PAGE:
A novel method of intracranial injection via the postglenoid foramen for brain tumor mouse models

J Neurosurg. 2012 Mar;116(3):630-5. doi: 10.3171/2011.10.JNS11852. Epub 2011 Dec 9.


Object: Mouse models have been widely used in developing therapies for human brain tumors. However, surgical techniques such as bone drilling and skin suturing to create brain tumors in adult mice are still complicated. The aim of this study was to establish a simple and accurate method for intracranial injection of cells or other materials into mice.

Methods: The authors performed micro CT scans and skull dissection to assess the anatomical characteristics of the mouse postglenoid foramen. They then used xenograft and genetically engineered mouse models to evaluate a novel technique of percutaneous intracranial injection via the postglenoid foramen. They injected green fluorescent protein-labeled U87MG cells or virus-producing cells into adult mouse brains via the postglenoid foramen and identified the location of the created tumors by using bioluminescence imaging and histological analysis.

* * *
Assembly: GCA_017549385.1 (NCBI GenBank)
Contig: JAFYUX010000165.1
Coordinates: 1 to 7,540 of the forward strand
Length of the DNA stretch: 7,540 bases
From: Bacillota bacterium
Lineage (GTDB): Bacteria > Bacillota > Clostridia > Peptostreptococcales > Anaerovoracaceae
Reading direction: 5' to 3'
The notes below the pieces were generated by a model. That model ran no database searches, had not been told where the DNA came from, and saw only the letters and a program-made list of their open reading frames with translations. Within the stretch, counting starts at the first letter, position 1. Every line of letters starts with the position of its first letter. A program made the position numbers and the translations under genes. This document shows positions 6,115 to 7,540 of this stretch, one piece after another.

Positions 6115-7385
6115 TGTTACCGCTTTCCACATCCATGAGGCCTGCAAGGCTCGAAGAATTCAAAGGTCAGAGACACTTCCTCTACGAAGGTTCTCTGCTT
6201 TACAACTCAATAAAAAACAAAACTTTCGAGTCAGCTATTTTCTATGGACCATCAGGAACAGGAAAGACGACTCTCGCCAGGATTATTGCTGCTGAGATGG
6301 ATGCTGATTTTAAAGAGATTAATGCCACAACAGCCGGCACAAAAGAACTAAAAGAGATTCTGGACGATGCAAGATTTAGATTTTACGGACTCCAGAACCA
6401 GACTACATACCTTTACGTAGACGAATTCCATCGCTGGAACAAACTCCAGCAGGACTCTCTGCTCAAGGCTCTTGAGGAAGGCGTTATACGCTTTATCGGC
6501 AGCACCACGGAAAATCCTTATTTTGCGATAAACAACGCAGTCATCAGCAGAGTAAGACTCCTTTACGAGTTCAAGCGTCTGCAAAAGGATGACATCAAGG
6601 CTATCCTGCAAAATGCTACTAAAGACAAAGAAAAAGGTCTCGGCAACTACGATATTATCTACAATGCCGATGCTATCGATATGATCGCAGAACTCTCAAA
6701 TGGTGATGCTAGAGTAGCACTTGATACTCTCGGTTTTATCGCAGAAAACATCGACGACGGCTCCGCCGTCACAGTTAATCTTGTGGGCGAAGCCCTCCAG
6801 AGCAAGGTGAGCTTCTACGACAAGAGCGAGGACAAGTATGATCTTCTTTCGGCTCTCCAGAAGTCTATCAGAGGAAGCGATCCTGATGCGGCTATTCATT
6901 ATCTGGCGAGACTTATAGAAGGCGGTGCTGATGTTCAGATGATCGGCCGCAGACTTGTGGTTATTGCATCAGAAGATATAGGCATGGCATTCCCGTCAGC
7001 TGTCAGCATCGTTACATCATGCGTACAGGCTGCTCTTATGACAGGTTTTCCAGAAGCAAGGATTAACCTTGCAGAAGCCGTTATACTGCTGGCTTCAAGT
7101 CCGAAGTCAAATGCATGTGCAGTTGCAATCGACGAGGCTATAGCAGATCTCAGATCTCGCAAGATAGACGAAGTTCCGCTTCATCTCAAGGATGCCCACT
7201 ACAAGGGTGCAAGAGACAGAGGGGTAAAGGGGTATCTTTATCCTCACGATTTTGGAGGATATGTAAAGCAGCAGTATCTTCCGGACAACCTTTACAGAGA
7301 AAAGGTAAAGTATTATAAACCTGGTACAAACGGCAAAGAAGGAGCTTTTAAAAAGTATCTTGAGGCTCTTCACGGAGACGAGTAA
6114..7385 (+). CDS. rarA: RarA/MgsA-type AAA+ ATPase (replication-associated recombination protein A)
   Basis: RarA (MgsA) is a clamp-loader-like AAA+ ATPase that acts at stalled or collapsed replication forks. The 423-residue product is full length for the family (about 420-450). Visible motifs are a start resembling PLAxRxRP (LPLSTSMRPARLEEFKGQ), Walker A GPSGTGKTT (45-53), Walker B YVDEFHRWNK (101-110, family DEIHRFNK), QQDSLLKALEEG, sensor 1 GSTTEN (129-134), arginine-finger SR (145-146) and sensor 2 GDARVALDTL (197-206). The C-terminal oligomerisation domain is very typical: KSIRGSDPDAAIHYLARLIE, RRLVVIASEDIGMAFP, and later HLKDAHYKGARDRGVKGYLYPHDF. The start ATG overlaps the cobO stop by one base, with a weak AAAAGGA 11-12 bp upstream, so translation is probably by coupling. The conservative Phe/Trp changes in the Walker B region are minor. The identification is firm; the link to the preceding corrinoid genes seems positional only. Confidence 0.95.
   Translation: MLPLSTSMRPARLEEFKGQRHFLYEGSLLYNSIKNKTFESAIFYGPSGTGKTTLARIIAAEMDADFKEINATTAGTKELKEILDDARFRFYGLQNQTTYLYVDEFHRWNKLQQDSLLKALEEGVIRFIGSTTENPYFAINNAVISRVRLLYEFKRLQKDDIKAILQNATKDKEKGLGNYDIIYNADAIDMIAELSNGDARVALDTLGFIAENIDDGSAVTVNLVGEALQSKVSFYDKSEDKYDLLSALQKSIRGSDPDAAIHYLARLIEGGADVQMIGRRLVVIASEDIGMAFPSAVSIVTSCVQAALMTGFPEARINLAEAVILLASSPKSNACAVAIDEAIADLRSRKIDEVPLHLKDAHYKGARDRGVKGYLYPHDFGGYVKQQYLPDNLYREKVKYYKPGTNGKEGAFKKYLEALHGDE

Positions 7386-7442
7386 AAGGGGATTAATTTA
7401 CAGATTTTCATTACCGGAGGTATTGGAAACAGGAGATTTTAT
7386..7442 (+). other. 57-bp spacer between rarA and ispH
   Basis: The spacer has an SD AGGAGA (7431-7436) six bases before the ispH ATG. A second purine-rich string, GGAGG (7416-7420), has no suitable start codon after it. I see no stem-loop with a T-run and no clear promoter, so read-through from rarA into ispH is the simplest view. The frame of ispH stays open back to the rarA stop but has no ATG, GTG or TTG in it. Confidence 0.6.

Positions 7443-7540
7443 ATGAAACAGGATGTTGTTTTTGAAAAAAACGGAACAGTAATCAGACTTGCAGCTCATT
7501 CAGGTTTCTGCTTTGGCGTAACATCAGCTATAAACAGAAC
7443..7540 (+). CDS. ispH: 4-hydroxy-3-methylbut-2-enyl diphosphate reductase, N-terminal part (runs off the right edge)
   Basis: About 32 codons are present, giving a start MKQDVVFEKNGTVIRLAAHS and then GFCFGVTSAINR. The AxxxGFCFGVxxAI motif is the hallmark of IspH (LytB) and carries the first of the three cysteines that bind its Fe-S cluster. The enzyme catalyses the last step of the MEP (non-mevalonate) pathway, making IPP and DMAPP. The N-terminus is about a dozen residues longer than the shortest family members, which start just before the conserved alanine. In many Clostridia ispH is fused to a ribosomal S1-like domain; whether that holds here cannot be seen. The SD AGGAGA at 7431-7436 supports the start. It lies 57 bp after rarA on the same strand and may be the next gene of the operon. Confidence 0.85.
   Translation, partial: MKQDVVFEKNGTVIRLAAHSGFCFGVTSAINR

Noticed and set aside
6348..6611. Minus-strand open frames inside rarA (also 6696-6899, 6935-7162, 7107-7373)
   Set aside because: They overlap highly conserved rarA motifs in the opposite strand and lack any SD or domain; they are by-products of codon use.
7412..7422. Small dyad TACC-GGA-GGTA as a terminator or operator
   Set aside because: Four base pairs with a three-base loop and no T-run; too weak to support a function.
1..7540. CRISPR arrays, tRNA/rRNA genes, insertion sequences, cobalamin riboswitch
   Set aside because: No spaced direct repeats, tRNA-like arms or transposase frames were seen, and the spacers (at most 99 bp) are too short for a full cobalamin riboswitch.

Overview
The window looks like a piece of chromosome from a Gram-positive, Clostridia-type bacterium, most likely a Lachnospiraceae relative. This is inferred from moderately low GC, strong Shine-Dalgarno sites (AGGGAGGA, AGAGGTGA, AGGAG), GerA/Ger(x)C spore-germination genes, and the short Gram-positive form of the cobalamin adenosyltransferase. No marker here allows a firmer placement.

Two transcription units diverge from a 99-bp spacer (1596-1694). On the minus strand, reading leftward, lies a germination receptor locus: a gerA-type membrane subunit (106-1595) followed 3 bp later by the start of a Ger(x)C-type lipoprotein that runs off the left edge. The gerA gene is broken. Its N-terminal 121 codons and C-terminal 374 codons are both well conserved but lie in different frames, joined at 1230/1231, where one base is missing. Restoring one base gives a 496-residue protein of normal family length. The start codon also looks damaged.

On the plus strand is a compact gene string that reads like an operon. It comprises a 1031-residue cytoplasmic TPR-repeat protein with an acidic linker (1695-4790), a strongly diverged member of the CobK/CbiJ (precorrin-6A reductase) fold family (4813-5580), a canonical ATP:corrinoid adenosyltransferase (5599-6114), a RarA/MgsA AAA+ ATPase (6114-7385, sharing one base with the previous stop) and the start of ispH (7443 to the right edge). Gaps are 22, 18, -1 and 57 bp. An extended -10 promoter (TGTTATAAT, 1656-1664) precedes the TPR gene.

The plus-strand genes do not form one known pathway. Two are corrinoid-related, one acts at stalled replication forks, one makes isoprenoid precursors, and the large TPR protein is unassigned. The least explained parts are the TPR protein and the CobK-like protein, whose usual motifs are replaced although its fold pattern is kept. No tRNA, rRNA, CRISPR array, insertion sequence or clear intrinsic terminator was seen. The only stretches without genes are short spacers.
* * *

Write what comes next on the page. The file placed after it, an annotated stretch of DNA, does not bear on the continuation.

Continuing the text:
Results: The postglenoid foramen was found to be a well-conserved anatomical structure that allows percutaneous injection into the cerebrum, cerebellum, brainstem, and basal cistern in mice. The mean (± SD) time for the postglenoid foramen injection technique was 88 ± 15 seconds. The incidence of in-target tumor formation in the xenograft model ranged from 80% to 100%, depending on the target site. High-grade gliomas were successfully developed by postglenoid foramen injection in the adult genetically engineered mouse using virus-mediated platelet-derived growth factor B gene transfer. There were no procedure-related complications.

Conclusions: The postglenoid foramen can be used as a needle entry site into the brain of the adult mouse. Postglenoid foramen injection is a less invasive, safe, precise, and rapid method of implanting cells into the adult mouse brain. This method can be applied to both orthotopic xenograft and genetically engineered mouse models and may have further applications in mice for the development of therapies for human brain tumors.

Publication types

  • Research Support, Non-U.S. Gov't

MeSH terms

  • Animals
  • Brain Neoplasms / chemically induced*
  • Disease Models, Animal*
  • Injections / methods*
  • Mice
  • Mice, Inbred BALB C
  • Microdissection / methods
  • Temporal Bone / physiology*
  • Tomography Scanners, X-Ray Computed
  • Transplantation, Heterologous / methods*